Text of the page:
The network covers more than 50 major U.S. cities.

James Anderson, Senior News Editor

July 23, 2019

2 Min Read
Fiber stream

CenturyLink is building a 4.7-million mile “intercity” fiber network across two continents.

The company announced on Tuesday that it completed 3.5 million North American fiber miles last month. CenturyLink plans to add another 1.2 million miles in North America and Europe by early 2021.

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CenturyLink’s Andrew Dugan

The expansion connects 50-plus major U.S. cities through CenturyLink’s fiber-optic network. The company built the first 3.5 million miles through an existing multiconduit infrastructure and is selling routes to enterprises and content providers.

Andrew Dugan, CenturyLink’s chief technology officer, said the network’s “diverse fiber assets” differentiate CenturyLink from its competition.

“Our multiconduit infrastructure has a significant amount of capacity for supporting the growing demand for fiber and will allow us to quickly and cost effectively deploy new fiber technology now and in the future,” Dugan said. “This uniquely positions CenturyLink to meet the needs of companies seeking highly reliable, low-latency network infrastructure designed to move massive amounts of data.”

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CenturyLink Expanded Intercity Fiber Network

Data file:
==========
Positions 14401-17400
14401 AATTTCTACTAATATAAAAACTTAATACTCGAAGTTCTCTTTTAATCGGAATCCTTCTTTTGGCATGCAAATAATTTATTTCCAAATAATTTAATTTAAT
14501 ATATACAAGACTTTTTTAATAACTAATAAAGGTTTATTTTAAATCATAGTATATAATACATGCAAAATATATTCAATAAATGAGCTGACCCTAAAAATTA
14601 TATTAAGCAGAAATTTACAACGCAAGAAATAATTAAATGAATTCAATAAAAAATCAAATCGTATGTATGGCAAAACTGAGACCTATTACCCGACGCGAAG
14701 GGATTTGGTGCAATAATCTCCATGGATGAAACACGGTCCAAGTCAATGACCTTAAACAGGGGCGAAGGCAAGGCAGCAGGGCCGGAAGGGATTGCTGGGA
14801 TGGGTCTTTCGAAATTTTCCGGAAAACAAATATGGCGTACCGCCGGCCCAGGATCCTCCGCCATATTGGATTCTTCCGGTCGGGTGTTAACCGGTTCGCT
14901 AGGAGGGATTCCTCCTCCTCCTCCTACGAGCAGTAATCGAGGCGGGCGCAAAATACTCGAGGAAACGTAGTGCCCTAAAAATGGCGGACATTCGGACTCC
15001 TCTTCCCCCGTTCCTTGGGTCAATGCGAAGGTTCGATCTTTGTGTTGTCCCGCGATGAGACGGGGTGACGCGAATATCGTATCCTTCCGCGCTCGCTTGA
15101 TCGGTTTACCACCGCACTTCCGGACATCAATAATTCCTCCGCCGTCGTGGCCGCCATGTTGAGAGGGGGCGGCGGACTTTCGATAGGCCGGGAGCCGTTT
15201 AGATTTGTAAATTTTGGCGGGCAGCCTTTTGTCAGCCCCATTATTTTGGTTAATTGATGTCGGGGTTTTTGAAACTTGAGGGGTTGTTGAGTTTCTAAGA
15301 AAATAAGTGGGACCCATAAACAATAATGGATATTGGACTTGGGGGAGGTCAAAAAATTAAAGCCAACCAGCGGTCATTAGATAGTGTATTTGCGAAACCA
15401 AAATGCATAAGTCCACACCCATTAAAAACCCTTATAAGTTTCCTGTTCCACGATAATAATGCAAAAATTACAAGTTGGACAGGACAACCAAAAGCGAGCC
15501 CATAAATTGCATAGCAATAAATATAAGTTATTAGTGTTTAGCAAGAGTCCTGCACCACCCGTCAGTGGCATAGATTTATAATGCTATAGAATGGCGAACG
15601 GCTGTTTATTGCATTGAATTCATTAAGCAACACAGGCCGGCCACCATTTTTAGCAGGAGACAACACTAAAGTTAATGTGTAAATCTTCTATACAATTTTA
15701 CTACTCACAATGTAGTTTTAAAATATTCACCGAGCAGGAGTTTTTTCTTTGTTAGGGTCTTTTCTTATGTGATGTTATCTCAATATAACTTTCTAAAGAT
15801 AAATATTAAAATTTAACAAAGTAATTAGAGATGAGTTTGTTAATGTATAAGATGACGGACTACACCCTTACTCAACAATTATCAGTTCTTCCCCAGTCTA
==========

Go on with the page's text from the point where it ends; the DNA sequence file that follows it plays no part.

Corning Inc. is providing fiber for the network. According to Tuesday’s announcement, the Corning SMF-28 ULL fiber “offers the lowest loss of any terrestrial-grade optical fiber.”

“A next-generation network requires next-generation optical infrastructure, and we believe Corning’s fiber and cable innovations will enable CenturyLink and its customers to unlock the opportunities presented by the internet of things and other transformative technologies,” said Bernhard Deutsch, Corning’s vice president and general manager of optical fiber and cable. “With the expanded optical reach and capacity provided by our ultra-low-loss fiber, CenturyLink will magnify the capabilities of their expansive, scalable fiber network.”

Dugan told Light Reading that dark fiber is driving demand for cloud data centers.

“A lot of the big web scalers are building out pretty major data-center infrastructure and a lot of the cloud infrastructure. We’re fortunate enough to be the supplier of the fiber for that, and it’s really the increased demand for data-center connectivity between cities that’s driving the dark fiber demand that initiated this,” Dugan told the publication.

CenturyLink last month expanded its partnership with Microsoft Azure and won HPE’s award for best service provider.

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About the Author(s)

James Anderson

Senior News Editor, Channel Futures

James Anderson is a news editor for Channel Futures. He interned with Informa while working toward his degree in journalism from Arizona State University, then joined the company after graduating. He writes about SD-WAN, telecom and cablecos, technology services distributors and carriers. He has served as a moderator for multiple panels at Channel Partners events.

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